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Work at Everglades Reservoir Ready to Begin in August

Wed August 02, 2006 - Southeast Edition
Brian Skoloff - ASSOCIATED PRESS



THE EVERGLADES, FL (AP) — Engineers will begin building one of the world’s largest manmade reservoirs — the size of a small city — as efforts continue to restore natural water flow to the Everglades.

The reservoir, approximately 25 sq. mi. (65 sq km) in area, is set for completion in 2010. It will hold 62 billion gal. (235 billion L) of water, equivalent to approximately 5.1 million residential swimming pools, and will be seven mi. (11 km) across at its widest point.

Most reservoirs are built amid mountains and valleys or where a natural water source feeds the pool. In this case, 30 million tons (27 million t) of earth will be dug from flat land and surrounded by a 26-ft. (8-m) high, 21-mi. (34-km) long levee, making it larger than any other reservoir not connected to a natural source, according to state officials.

“When you stand on one side of this reservoir, you will not see the other side,” said Carol Wehle, executive director of the South Florida Water Management District, the agency charged with managing Everglades water.

The so-called “flagship” project is part of the overall 30-year, $10.5-billion federal-state partnership in the world’s largest wetland restoration effort.

Decades of dikes, dams and diversions have left the Everglades in a state of sickness. Lake Okeechobee, once the vast wetland’s liquid life source, has been encircled by a dike, its waters now laden with high levels of phosphorous from farms and suburban sprawl. The nutrient is choking life from the ecosystem.

And because officials have historically had few places to store water, Lake Okeechobee is maintained at a higher than optimal level, which keeps sunlight from reaching vital vegetation on the lake’s bottom.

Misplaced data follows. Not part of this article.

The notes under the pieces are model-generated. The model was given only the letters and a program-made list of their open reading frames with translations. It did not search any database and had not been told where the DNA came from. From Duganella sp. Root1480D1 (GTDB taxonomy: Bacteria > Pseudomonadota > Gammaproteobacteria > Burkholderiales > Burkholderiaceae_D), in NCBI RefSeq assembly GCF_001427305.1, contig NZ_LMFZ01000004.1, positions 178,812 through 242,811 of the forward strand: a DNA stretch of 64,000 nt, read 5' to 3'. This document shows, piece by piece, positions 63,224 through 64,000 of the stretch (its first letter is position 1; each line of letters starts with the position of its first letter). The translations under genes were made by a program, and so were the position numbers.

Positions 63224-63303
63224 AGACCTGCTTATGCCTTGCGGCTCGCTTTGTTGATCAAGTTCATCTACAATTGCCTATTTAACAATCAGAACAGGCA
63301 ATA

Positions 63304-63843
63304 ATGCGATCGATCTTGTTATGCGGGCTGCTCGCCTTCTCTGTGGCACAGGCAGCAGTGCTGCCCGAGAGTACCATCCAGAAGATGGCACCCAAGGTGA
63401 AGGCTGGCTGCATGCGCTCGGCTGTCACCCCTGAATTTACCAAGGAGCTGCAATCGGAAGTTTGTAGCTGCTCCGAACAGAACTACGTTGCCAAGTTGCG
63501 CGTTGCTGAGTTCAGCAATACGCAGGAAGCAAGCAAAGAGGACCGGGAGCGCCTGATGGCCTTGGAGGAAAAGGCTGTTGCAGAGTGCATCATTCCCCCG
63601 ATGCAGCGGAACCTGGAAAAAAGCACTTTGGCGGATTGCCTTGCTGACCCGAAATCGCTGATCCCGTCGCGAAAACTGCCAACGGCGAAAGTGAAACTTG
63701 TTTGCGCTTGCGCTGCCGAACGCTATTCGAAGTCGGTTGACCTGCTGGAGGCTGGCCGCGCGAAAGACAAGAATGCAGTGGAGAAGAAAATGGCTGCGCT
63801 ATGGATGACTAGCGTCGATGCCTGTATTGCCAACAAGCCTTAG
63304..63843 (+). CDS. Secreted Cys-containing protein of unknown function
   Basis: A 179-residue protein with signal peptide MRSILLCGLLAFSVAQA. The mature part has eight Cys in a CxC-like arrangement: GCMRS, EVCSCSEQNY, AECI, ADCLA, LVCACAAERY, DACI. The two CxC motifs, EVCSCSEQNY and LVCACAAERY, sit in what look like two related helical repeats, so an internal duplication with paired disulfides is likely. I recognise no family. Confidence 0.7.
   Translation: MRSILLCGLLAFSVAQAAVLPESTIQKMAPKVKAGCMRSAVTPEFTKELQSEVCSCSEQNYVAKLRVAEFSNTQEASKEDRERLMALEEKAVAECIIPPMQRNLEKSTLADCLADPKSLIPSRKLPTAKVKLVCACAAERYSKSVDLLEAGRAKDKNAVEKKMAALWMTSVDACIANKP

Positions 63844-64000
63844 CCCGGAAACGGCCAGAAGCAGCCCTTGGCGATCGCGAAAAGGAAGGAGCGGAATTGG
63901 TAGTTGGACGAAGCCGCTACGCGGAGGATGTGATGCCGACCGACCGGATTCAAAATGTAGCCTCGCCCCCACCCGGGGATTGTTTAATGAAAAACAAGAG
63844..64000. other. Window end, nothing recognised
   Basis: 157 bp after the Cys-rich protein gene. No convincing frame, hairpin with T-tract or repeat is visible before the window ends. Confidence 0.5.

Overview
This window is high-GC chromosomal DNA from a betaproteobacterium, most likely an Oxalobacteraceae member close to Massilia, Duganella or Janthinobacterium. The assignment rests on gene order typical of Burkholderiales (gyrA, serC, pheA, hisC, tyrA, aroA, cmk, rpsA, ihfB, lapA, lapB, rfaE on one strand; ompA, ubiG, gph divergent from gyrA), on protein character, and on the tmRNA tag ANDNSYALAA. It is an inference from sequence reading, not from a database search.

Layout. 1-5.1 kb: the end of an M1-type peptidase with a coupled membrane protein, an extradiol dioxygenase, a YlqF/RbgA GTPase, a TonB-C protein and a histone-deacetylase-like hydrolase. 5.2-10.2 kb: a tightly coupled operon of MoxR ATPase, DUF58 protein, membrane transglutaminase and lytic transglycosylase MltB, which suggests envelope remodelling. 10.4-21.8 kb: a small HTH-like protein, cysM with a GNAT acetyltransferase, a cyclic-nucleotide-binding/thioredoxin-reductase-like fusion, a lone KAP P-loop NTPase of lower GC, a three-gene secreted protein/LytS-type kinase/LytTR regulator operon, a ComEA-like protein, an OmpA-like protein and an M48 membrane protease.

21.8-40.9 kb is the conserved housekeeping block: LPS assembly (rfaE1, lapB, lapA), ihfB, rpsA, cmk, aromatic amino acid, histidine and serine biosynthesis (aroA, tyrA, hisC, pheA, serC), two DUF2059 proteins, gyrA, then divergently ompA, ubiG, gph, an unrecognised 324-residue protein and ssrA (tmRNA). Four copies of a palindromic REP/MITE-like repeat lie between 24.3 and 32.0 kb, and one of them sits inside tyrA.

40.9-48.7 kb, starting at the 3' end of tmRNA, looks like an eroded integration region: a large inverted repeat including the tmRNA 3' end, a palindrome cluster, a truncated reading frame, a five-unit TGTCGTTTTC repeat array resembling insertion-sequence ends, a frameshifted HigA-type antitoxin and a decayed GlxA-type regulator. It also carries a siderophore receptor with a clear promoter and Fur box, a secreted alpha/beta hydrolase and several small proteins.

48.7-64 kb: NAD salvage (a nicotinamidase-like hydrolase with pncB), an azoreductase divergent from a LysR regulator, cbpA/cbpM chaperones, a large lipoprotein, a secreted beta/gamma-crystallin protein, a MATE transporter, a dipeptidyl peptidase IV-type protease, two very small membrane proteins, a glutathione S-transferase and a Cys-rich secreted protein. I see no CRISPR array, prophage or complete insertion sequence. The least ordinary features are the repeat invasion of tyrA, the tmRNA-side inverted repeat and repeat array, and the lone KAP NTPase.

The $400-million, 16,700-acre (6,760 ha) reservoir will allow water managers to redirect storm drainage, lowering Lake Okeechobee levels and reducing pressure on its aging earthen dike. The diversion also will minimize the need for damaging deluges let loose through the St. Lucie and Caloosahatchee estuaries that feed into the Atlantic Ocean and the Gulf of Mexico.

The stored water also will provide nourishment for the Everglades during dry seasons.

“Water storage is a key element to the restoration process, not only for controlling water releases but also for flood protection and wildlife habitat restoration,” said Colleen Castille, secretary of the Florida Department of Environmental Protection.

The federal government approved the permit for construction in mid July.

“Right now, we have too much water in Lake Okeechobee most of the time,” said Audubon of Florida’s Chris Farrell. “It’s going to help take a little bit of water off the lake, not as much as we’d like, but it’s a start.”

The massive reservoir, which will be approximately doubled in size in the coming decades, is part of the state’s Acceler8 program intended to hasten efforts to restore life to the Everglades.

The overall plan will eventually encompass two additional, smaller reservoirs near Lake Okeechobee.

“Everglades restoration is about quality, quantity, timing and distribution,” Wehle said. “It takes all of the projects working in concert with each other to restore the Everglades.”